News for those who live, work and play in the Santiam Canyon

Gates to get 16 tiny homes at motel site

Reporter for The Canyon Weekly

By James Day

A 16-unit tiny home village will become a reality later this spring in Gates.

The development, part of continuing relief efforts from the devastating 2020 wildfires in the Santiam Canyon, involved the contributions of Marion County officials, Gates officials, the Santiam Service Integration Team at Santiam Memorial Hospital, a Salem manufacturer and the state of Oregon.

“It is super cool,” Marion County Commissioner Danielle Bethell told The Canyon Weekly. “Government doesn’t always work this fast. I’m elated that we are getting people started down the road into permanent housing.”

Ron Evans, who owned the Oak Park Motel in Gates, also played a role, donating the temporary use of his heavily damaged property for the tiny homes, which are expected to be in operation for three to five years.

Bethell said that the community should start seeing activity at the site by mid-March, with residents occupying the new units by summer.

The project will cost approximately $2.5 million, Bethell said, with the state Legislature providing the funds. The Marion County Housing Authority will manage the facility and work with the SIT team on screening the applicants.

The Oregon Department of Environmental Quality will take care of the final regulatory hurdles, the building permits and a water pollution control facility permit for the development’s new septic system. All of those steps are required before construction can begin.

The Gates City Council paved the way for the state work by approving a code variance on the use of the property at its Jan. 20 meeting.

“The work being done to recover the Santiam Canyon has been a tremendous and emotional lift for all,” Bethell said. “The support from the city of Gates for this temporary housing site goes to show the flexibility and desire to recover as quickly as possible and bring survivors back to their communities, where they can begin to heal together. I am grateful to Mayor (Ron) Carmickle and Mr. and Mrs. Evans for bringing this concept to fruition.”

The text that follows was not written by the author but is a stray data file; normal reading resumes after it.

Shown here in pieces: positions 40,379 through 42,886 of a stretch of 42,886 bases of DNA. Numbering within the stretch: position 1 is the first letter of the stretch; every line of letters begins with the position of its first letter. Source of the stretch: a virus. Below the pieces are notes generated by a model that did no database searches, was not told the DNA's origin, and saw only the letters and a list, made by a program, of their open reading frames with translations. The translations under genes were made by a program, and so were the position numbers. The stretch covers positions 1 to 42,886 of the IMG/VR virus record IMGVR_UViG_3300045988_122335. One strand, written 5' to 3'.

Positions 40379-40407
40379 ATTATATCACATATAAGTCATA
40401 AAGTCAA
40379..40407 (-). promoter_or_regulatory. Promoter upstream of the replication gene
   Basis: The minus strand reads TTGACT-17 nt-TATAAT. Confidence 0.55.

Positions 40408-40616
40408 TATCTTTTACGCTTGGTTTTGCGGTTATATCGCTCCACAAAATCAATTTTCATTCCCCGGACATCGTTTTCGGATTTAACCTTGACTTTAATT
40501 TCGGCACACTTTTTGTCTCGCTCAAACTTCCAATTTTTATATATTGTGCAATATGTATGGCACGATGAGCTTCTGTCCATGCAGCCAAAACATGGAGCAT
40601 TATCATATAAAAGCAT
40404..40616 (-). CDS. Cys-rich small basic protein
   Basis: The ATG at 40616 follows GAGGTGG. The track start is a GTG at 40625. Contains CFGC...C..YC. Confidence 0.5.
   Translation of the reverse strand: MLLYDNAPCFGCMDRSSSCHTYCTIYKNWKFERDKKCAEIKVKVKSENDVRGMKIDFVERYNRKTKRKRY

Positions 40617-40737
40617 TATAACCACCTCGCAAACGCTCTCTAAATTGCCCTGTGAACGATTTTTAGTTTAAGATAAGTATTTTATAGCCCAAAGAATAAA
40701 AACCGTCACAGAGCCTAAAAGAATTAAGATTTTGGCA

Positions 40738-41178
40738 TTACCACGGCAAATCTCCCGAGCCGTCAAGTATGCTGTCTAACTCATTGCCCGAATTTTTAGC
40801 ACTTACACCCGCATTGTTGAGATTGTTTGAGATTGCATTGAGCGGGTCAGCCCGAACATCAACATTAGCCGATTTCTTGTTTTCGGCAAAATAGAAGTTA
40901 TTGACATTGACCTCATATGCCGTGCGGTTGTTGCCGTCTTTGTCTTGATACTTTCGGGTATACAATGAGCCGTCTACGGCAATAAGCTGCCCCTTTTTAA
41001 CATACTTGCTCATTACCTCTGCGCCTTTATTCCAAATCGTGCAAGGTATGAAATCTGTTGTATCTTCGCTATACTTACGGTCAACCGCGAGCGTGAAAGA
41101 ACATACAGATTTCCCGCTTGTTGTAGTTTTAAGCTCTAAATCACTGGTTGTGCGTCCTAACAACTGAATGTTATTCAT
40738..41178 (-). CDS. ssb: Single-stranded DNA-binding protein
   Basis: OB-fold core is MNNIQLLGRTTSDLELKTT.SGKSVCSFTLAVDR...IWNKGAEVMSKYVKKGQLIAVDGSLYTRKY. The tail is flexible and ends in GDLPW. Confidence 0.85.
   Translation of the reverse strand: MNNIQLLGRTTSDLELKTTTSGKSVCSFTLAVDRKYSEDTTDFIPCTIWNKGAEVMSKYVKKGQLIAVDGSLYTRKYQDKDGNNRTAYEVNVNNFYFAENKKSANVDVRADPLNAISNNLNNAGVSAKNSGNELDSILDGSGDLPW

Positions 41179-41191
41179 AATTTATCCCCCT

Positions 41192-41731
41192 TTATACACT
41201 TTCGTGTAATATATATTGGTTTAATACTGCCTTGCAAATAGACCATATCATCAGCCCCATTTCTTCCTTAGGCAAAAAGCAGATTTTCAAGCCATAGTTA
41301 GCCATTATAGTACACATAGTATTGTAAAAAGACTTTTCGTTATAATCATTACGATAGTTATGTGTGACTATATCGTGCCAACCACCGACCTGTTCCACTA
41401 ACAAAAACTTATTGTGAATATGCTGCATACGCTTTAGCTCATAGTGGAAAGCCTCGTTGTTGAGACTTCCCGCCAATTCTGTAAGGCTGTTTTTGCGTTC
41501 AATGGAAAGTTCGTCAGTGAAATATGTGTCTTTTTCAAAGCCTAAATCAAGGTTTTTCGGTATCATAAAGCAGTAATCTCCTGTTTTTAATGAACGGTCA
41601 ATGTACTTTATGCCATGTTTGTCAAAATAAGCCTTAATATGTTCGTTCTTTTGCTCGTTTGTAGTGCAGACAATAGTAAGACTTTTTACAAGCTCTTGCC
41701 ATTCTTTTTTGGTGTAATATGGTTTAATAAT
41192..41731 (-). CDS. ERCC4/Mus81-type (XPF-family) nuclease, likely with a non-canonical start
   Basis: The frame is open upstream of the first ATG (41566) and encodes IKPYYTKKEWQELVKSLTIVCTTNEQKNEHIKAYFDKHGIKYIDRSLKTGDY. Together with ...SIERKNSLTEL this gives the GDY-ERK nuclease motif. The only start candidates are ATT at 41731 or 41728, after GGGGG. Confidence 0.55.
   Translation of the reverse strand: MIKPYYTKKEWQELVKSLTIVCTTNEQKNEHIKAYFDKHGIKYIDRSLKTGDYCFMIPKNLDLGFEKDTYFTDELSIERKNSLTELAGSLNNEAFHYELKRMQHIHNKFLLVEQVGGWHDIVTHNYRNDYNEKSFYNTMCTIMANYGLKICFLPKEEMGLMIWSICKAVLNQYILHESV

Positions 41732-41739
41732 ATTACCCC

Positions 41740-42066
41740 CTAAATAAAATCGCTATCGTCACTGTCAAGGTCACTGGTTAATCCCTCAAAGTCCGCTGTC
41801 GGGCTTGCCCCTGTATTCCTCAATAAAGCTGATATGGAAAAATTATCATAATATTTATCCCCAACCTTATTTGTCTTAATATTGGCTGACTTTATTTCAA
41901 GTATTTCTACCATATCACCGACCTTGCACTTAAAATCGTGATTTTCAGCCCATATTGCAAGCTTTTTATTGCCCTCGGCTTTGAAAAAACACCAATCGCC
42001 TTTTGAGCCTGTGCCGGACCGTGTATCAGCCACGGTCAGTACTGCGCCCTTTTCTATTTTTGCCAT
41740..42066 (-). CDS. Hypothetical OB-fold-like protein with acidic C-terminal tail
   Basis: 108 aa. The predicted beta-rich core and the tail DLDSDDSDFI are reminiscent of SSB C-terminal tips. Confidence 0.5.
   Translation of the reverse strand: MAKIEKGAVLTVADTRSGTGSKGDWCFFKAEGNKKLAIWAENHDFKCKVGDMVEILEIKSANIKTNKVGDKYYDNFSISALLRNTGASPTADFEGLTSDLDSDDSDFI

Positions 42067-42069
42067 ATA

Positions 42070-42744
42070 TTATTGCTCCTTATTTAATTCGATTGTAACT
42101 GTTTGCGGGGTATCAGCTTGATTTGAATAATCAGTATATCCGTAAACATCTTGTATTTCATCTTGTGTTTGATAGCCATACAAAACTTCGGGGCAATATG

The tiny homes will be 380-square-foot structures built by International Housing  Concepts of Salem. The units will have porches, a loft/storage area, electricity and heating.

Fire survivors who live in these units will have the ability to work with a variety of service organizations that will assist them in finding permanent housing in a rental or ownership capacity. 

The Canyon Weekly toured the International Housing Concepts factory on Tuesday and viewed models under construction that are similar to those that will be constructed for the Gates project.

Brent Roush, general manager of the company, said the firm specializes in “park models,” which are one size step below a manufactured home.

International Housing donated a tiny home so the folks in Gates could see what his firm had in mind then “we put together a bid. We have a great relationship with Marion County. They were very helpful throughout.”

Roush and his crews are just waiting for the final regulatory and land preparation work to conclude before they start to build. The process works like a classic assembly line, with the 16 units “coming off the line one after another” at a rate about about three per week.

“We’re proud of what we do here,” Roush said. “Tiny homes are growing in popularity and this is all we build. We’re trying to be community-oriented here.” 

And the work continues. Bethell said the county and its partners also are working to put together a 16-home project at the North Santiam State Recreation near Lyons. Organizers are hoping for a mid-winter opening there. 

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